These states, he says, could be described as “torn countries”26; countries which are torn between multiple cultural identities - the tradition cultural identity they’ve held, and the new cultural identity they wish to adopt. “A torn country... has a single predominant culture which places it in one civilization, but its leaders want to shift it to another civilization. They say, in effect, ‘We are different peoples and belong in different places’”27. In “Chapter 7: Core States, Concentric States, and Civilized Order”, Huntington states that a small, powerful number of core states will be the centre of a new structure of civilizations.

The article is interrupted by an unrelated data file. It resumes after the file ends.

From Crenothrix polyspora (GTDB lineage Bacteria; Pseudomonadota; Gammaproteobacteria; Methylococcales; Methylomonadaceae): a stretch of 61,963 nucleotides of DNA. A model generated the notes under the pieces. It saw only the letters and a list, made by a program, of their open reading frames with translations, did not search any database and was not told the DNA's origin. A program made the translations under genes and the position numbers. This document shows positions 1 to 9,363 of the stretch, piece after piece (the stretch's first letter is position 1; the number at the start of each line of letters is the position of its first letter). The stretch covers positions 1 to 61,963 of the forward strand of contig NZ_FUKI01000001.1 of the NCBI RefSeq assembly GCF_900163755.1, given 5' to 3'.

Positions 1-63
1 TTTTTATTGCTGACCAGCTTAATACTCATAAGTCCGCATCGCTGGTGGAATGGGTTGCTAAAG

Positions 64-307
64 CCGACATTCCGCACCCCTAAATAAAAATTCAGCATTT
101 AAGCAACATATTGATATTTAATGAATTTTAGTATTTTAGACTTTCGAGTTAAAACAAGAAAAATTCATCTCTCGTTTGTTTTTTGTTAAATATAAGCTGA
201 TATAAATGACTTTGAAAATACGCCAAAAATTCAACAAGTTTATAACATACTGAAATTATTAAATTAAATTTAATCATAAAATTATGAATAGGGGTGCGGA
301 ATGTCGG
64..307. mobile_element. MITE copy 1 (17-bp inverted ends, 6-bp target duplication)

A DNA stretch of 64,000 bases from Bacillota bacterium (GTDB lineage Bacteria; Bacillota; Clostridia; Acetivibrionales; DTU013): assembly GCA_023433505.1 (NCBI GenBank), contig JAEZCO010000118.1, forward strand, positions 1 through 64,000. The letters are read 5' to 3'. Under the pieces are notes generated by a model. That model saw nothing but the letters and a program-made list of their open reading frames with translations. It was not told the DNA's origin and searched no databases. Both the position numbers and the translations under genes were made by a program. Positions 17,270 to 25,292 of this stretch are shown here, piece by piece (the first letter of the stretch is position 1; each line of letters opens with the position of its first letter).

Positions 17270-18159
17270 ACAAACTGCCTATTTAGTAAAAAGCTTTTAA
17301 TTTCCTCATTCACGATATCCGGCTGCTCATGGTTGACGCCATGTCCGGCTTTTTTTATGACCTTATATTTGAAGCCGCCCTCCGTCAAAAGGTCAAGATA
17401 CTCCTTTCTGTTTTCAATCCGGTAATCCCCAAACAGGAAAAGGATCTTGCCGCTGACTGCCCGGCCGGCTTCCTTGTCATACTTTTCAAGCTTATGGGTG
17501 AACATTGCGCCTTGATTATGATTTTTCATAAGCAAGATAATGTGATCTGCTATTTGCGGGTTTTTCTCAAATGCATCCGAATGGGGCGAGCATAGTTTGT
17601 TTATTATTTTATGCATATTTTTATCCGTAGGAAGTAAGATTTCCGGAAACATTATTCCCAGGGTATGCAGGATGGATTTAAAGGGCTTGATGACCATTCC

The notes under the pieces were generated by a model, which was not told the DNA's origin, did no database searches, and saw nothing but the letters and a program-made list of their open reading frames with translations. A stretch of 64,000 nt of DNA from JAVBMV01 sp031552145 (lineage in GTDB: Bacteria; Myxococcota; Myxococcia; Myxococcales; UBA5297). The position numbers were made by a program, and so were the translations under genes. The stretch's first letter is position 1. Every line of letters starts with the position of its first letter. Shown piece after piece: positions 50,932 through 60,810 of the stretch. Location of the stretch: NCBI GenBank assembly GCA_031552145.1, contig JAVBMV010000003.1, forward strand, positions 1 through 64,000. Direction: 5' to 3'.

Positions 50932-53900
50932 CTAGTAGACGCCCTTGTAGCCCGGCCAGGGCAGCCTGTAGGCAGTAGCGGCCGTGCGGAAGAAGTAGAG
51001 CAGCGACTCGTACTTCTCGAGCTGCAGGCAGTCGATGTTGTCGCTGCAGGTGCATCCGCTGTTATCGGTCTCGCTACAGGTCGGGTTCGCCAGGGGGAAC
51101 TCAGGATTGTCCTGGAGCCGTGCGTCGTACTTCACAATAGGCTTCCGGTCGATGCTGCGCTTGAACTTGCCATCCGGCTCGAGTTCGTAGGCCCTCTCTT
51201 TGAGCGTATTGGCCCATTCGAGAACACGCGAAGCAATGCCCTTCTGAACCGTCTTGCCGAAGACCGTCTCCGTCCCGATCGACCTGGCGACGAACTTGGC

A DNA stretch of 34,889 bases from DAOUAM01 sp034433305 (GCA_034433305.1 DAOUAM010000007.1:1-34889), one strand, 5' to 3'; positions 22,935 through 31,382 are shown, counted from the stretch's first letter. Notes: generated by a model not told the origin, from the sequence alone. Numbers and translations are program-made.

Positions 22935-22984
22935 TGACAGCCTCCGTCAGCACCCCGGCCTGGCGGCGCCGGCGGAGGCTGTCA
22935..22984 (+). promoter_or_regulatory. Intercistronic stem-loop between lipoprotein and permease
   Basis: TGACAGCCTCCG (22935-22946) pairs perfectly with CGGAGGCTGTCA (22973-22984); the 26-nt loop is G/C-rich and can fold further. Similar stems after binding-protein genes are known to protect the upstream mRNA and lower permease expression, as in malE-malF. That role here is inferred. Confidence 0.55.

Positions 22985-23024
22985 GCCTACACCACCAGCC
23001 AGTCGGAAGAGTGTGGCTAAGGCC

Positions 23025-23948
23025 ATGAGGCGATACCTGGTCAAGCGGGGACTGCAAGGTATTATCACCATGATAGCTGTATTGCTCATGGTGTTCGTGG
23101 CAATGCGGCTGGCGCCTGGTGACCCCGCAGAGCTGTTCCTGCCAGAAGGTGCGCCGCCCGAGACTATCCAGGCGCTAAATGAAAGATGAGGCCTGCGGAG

France and Germany are examples of these states in the European Union. He goes on to describe “core states”, the divide between Western Europe (Protestantism & Catholicism) and Eastern Europe (Orthodox Christianity & Islam), and the lack of a core state in Islam. In “Part 4: Clashes of Civilizations” (arguably the most important section of the book), Samuel Huntington predicts that “In the emerging world, the relations between states and groups from different civilizations will not be close, and will often be antagonistic. 28 He hypothesizes that the three principal roots of conflict will be arise from the interaction of the following: 1. The arrogance of the West; 2. Islamic intolerance; and 3. Sinic assertiveness 29. As the chapter progresses, Huntington states that Islam and Christianity have almost always been at odds with each other, and that the Islamic and Western civilizations will inevitably clash in the 21st century. There are a number of reasons for this, from the Muslim population growth placing large numbers of unemployed and dissatis? ed youth in the hands of Islamic extremists; to the West? attempt to “universalize” its values, culture, and military (thus generating intense resentment from Muslim communities), to an exaggerated view of differences between the two civilizations as a result of increased communication and interaction between them30 . ! Huntington notes that with the emergence of Asia and China? s growing economies has come an antagonistic relationship with the United States31. He predicts that the combination of China? s growing military with Asia? s growing economy could indeed result in an international con? ict. He also notes that the con? cts of the 21st century will be fought along “fault lines” (such as Islam vs. Christianity). He goes on to provide a list of fault line characteristics: • • • • • “Communal conflicts between states or groups from different civilizations Almost always between people of different religions Prolonged duration Violent in nature Identity wars (us vs. them), eventually breaks down to religious identity Encouraged and financed by Diaspora communities Violence rarely ends permanently Propensity for peace is increased with third party intervention”32 In the final Chapter of the book, “Part 5: the Future of Civilizations”, Huntington oncludes that the West needs to be prepared to accept the growing influence of rival civilizations, if it wants to remain a global political power. As previously cited, Anthropologist Fethi Keeles was very critical of Huntington’s approach, in her piece published in the Journal of Third World Studies. Quoting Edward Said, a prominent critic of Samuel Huntington, she noted: "What culture today - whether Japanese, Arab, European, Korean, Chinese, or Indian - has not had long, intimate, and extraordinarily rich contacts with other cultures? 33 She then accuses him of being “indifferent to the complex nature of the multicultural world”, and argues that in his analysis he failed to address intra-cultural or civilizational variation34. ! However, Somali-born human rights activist and former Dutch MP Ayaan Hirsi Ali begs to differ. She argues that the greatest advantage of Huntington’s civilizational model of international relations is that “it reflects the world as it is - not as one wishes it would be” 35. “The Clash of Civilizations”, she states, “is a classic that should be taught in every international relations and history class -- until a new world emerges. 36 No matter what the reader’s background is, it is difficult to argue that the nations of the world are not facing any forms of international conflict in the early 21st century. Where many critics choose to differ is on the grounds of the origins of said international conflict, asking: are the growing international conflicts truly due to opposing civilizations, or are the issues simply ideological? Samuel Huntington says these conflicts are predominantly rooted in culture and religion, and that the 21st century will inevitably be a period characterized by “the Clash of Civilizations”.